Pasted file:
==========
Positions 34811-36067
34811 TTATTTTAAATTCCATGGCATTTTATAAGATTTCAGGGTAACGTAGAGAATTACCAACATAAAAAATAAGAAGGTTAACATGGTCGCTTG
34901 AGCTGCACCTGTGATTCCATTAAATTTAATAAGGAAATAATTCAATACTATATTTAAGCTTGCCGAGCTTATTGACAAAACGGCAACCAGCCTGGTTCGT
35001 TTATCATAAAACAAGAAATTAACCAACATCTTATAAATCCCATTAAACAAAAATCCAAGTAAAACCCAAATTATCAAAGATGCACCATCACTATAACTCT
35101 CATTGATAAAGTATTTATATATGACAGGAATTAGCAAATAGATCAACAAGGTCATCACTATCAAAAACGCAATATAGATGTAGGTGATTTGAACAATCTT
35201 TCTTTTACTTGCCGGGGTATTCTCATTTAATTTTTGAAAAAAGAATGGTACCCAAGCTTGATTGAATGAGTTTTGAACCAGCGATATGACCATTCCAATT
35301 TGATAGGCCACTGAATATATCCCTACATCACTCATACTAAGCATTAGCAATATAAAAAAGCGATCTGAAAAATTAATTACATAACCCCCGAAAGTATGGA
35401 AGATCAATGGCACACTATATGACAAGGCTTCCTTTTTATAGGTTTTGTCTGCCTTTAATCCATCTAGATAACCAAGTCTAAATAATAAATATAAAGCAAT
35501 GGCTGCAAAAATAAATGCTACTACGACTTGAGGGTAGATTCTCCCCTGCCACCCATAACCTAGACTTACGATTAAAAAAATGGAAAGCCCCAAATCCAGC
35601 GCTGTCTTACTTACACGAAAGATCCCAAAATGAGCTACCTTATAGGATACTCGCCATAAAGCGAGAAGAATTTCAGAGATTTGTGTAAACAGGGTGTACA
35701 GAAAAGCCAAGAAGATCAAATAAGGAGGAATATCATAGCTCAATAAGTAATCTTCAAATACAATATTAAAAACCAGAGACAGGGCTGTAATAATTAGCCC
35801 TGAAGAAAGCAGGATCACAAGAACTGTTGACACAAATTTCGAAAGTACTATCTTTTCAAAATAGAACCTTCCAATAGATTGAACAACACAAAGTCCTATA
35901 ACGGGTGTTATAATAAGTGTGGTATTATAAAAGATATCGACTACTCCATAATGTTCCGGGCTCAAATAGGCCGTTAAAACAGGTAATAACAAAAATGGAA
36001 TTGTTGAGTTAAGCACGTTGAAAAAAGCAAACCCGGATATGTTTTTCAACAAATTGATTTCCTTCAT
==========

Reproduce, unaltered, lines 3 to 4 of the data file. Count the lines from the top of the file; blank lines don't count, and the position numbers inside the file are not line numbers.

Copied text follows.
34901 AGCTGCACCTGTGATTCCATTAAATTTAATAAGGAAATAATTCAATACTATATTTAAGCTTGCCGAGCTTATTGACAAAACGGCAACCAGCCTGGTTCGT
35001 TTATCATAAAACAAGAAATTAACCAACATCTTATAAATCCCATTAAACAAAAATCCAAGTAAAACCCAAATTATCAAAGATGCACCATCACTATAACTCT